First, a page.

That day arrived in 1997, when with fellow agents Jamie Long and Peter Daniel, Noel “jumped out of an ocean liner and into a dinghy” by leaving Elders to establish a new private agency called Grant Daniel and Long.

There were plenty of knockers and jibes that they wouldn’t make ringer’s wages, but with second-hand cars and mobile phones bought from Cash Converters, Noel, Jamie and Peter set about building a new agency network from the ground up, based on a culture of hard work, honesty and professional service.

“Big enough to count, small enough to care” was the mantra, and slowly but surely the business grew and expanded. Ten years later the “dinghy” had grown to 12 branches handling more than 200,000 cattle.

In 2007 a majority interest in GDL was purchased by national livestock agency business RuralCo.

From a career that has seen many changes and numerous highlights, Noel looks back on the formation of GDL with no small amount of pride.

“Everyone said the timing was wrong, you won’t be able to do it,” he said.

“I think our success was built on having that same honesty and professional service, and whatever you do, do it to the best of your ability.

“It was an enormous gamble but I always felt confident that we could do it because of the background that we had in the industry, because I knew that we could believe in ourselves.”

Noel Grant and Peter Daniel. PIcture: www.dalby.infoNoel has always believed strongly in encouraging and training the next generation, and, as an inaugural ALPA director, was one of the early drivers of the young auctioneers' training schools and competition that has become a popular fixture on the industry’s annual calendar today.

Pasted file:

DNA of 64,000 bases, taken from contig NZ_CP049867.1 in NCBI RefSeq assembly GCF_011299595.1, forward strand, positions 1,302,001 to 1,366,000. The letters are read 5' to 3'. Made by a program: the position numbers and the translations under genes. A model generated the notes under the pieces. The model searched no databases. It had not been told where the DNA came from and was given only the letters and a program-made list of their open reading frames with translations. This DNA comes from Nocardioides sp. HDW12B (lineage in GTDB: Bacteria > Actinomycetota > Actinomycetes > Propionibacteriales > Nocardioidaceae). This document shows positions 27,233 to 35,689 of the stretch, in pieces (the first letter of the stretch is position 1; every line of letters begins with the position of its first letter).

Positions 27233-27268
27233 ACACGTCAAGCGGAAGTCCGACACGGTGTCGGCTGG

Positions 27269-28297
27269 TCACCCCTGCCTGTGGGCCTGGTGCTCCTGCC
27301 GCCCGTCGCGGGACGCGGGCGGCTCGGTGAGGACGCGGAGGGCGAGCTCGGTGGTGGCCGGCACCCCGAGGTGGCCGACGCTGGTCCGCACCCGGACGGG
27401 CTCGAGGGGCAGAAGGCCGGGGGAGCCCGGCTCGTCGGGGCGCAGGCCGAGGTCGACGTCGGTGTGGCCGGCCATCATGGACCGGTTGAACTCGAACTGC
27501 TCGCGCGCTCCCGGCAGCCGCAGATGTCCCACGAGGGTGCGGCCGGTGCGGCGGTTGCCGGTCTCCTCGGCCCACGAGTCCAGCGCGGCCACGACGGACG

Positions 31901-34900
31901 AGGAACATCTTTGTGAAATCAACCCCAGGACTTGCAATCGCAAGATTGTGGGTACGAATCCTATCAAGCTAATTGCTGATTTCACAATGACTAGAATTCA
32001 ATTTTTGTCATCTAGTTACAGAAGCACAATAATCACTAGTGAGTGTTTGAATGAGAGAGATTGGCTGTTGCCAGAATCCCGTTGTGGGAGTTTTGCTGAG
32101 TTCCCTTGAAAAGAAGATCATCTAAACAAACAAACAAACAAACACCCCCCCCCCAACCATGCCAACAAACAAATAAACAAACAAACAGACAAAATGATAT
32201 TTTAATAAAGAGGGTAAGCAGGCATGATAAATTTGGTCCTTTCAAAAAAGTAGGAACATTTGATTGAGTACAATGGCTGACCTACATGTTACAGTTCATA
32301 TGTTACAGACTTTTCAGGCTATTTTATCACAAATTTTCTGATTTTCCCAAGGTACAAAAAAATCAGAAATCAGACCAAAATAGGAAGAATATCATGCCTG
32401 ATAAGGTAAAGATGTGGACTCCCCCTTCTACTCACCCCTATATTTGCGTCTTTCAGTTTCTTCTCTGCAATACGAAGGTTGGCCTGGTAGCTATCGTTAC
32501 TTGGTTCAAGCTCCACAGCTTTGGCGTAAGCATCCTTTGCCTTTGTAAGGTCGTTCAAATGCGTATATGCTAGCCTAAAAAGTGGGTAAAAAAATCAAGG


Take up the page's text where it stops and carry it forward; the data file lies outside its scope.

His advice to young agents is simple: work hard, work on you, and work to find success, because it won’t find you.

“One of the things you have to have is honesty and integrity and work hard for the success of your client. If you do it with gusto and with enthusiasm, you will find it is a very rewarding career.

“It is not an easy job, it is a hard job and very time-consuming if you’re going to be good at it, but it is very rewarding, and you will make friends for life.”

After spending time with his family, Noel said he is looking forward to the next opportunities that lie ahead – whatever they may be.

“I always had a song – keep a dream in your pocket –  now I’ve got to go and dig deeper in my pocket to find another dream!”


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  1. Ruth and Gavin Salsbury, 14/06/2023

    Congratulations Noel, read of your retirement. I may be a bit late but I am very busy as well. Dr Bob Ayres has hung up his stethoscope, never had one, a stethoscope that is. All the very best. Gavin is working out near where they are building the Rookward Weir. Works on a few properties there. I am back living in Gracemere. Once again, well done and we wish you all the best in your retirement. Ruth Salsbury xx